miles — sending up clouds of spray through a well
defined bow of promise to Rochester ; and lodg-
ing its congealed particles upon the shrubs and
trees, and hanging boughs on its bank, forming in
frost work domes, grottoes, and grained arches,
decorated wth pendant lustres, and crusted all
over with diamonds, which reflected the sun rays
and sent them off in lines of hght into the deep,
dark wilderness. It was a scene magnificent be-
yond description — such as no modern eye can b«-
hold ; for the Genesee river is devoted to other
purposes. — Such was Rochester in 1815, with it*
300 inhabitants. Now a beautiful city of over
30,000 population : over 30 churches and edifices
for religious worship ; as many public schools and
institutions of education : over 4,000 houses ; 100
mills and manufactories ; and not only " the larg-
est but the best manufactory of flour in the world."

Mr. A. related several incidents illustrative of
the generous sympathy which prompted the ready
helping hand among early settlers ; and spoke of
the influence and example of the original settlers
of the Genesee country and this city. They were
plain men ; plaui and unaffected in their inter-
course, style of living, and manners, and that in-
fluence is acknowledged in the common and just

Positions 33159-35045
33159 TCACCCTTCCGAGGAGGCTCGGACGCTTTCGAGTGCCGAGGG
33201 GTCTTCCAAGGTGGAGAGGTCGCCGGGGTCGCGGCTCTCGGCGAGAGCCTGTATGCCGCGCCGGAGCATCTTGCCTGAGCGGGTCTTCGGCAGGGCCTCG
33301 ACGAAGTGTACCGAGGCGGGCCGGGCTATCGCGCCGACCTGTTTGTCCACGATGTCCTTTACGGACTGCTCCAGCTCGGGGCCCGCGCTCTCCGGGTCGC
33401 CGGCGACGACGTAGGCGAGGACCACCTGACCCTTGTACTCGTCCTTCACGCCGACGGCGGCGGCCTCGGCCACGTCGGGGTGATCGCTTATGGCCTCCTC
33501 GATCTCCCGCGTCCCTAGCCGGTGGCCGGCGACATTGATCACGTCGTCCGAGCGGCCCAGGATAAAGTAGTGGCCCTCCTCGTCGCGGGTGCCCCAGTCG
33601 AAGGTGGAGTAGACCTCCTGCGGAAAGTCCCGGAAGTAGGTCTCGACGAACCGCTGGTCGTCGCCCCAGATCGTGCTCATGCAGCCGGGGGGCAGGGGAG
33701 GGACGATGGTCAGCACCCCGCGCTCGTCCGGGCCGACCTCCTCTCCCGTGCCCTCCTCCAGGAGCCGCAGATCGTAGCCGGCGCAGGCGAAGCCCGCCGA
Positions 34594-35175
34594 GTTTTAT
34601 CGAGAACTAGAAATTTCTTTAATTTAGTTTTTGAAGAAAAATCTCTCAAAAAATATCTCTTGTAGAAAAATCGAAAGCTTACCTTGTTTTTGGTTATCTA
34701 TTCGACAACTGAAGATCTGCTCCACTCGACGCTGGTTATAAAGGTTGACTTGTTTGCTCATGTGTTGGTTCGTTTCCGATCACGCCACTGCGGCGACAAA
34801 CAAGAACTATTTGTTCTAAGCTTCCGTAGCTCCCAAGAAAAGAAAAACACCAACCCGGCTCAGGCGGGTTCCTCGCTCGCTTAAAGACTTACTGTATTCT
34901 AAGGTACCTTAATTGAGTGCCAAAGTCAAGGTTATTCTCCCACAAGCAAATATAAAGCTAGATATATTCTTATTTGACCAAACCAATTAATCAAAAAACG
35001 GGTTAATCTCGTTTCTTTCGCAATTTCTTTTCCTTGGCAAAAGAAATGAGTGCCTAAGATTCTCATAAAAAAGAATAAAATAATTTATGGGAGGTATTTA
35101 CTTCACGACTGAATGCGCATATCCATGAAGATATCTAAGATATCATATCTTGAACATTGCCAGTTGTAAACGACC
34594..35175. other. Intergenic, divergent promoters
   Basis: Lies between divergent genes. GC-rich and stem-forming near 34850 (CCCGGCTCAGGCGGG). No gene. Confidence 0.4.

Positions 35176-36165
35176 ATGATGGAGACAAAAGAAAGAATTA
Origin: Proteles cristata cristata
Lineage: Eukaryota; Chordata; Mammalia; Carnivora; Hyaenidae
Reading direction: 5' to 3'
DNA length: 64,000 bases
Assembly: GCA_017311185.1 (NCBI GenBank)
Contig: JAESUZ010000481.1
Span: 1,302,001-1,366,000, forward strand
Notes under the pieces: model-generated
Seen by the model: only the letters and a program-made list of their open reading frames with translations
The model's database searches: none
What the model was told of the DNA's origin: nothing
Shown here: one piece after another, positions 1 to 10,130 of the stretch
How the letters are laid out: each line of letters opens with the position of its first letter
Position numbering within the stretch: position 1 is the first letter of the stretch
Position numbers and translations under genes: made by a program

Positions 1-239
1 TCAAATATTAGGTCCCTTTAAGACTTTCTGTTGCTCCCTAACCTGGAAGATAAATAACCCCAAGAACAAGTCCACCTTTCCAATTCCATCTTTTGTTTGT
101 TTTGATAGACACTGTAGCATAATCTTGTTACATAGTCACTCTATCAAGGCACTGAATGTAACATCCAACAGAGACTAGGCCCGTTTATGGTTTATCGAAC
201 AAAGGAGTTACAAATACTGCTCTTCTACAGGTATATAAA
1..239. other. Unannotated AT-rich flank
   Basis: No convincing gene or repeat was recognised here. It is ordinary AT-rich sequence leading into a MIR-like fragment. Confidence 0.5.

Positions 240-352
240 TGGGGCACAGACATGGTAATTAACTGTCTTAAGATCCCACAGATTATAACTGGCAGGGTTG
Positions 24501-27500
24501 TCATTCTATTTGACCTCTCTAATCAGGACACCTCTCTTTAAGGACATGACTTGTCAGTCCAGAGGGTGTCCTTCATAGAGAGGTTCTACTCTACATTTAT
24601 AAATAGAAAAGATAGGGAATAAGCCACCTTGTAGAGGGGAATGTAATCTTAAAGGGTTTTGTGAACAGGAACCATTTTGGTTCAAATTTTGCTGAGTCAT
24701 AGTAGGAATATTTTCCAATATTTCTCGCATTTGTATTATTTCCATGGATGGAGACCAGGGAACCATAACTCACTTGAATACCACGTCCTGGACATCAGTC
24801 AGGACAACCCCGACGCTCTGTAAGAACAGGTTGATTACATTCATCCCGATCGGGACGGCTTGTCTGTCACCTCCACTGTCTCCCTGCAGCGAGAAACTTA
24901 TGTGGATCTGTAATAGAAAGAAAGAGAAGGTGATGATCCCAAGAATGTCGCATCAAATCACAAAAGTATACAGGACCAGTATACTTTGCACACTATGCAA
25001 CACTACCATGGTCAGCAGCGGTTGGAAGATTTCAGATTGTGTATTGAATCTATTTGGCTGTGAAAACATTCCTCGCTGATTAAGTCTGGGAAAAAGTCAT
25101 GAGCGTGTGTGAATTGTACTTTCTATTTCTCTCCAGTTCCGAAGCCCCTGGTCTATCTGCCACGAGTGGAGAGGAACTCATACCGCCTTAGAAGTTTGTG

saying, that " no species of dandyism can exist la
Rochester.'" They were men regardful of reh-
gion and its institutions ; their first work was to
set up an altar in the wilderness, and to provide a
place of rehgious worship, and their controlling in-
fluence is strikingly visible upon Rochester at this

Those men, said Mr. A., inscribed their own
epitaph more durably than upon crumbling marble;
for they impressed it upon the institutions, and in-
terwove it with the manuers, customs and fashions
of a great community to be " seen and read of all
men" — and if it might be deemed proper to name
individuals among those, all so worthy of remem-
brance, with respect and gratitude, he would inen>


t'm thwe of Oliver Gibbs, EUsba Ely, Fr-^derielc
Clark.and Natli. Rocliester. whope labor? and ex-
ample, njt less than the otheri, contributed to ihi
moral prosperity of Rochesttr.

Mr. Pec'i gave a very laughable account of onf
of the early militia trainings, in which there werf
•bout thirty men and two muskets, Mr. Barnard.
tie commanding officer, carri d a ramrn 1 for h
Bvord. The music consisted of a r^-al fife and
half of a tobacco barrel for a drum. The speakei
half insinuated that Mr. Era=tus Cook, one ot the
Pioneers p-'esent, was the filer on that occasion,
but the gentleman, though he could not put in a
positive denial, did not recollect the occasion di.-

Mr. P. went on to say : Although Rochester
was at the tim; he had spoken of, uninviting in
its appearance, presenting more thf aspect of a
village of stumps and trees than of houses and
people, yet the inhabitants were kind and cour-
teous to each other, and hospitable to strangers.
They seemed bound together by ties of friend-
ship and of common interest, and were united in
all their efforts to give character and respecta-
bility to the infant village. The foundation of
its future pro=perity had been well laid — the in-
stitutions of religion and morality had been firmly
established, and the whole community, con.

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Online LibraryPioneers of RochesterProceedings at the annual festivals of the pioneers of Rochester, held at Blossom hall, Sept. 30, 1847, and Oct. 13, 1848 (Volume 1) → online text (page 2 of 6)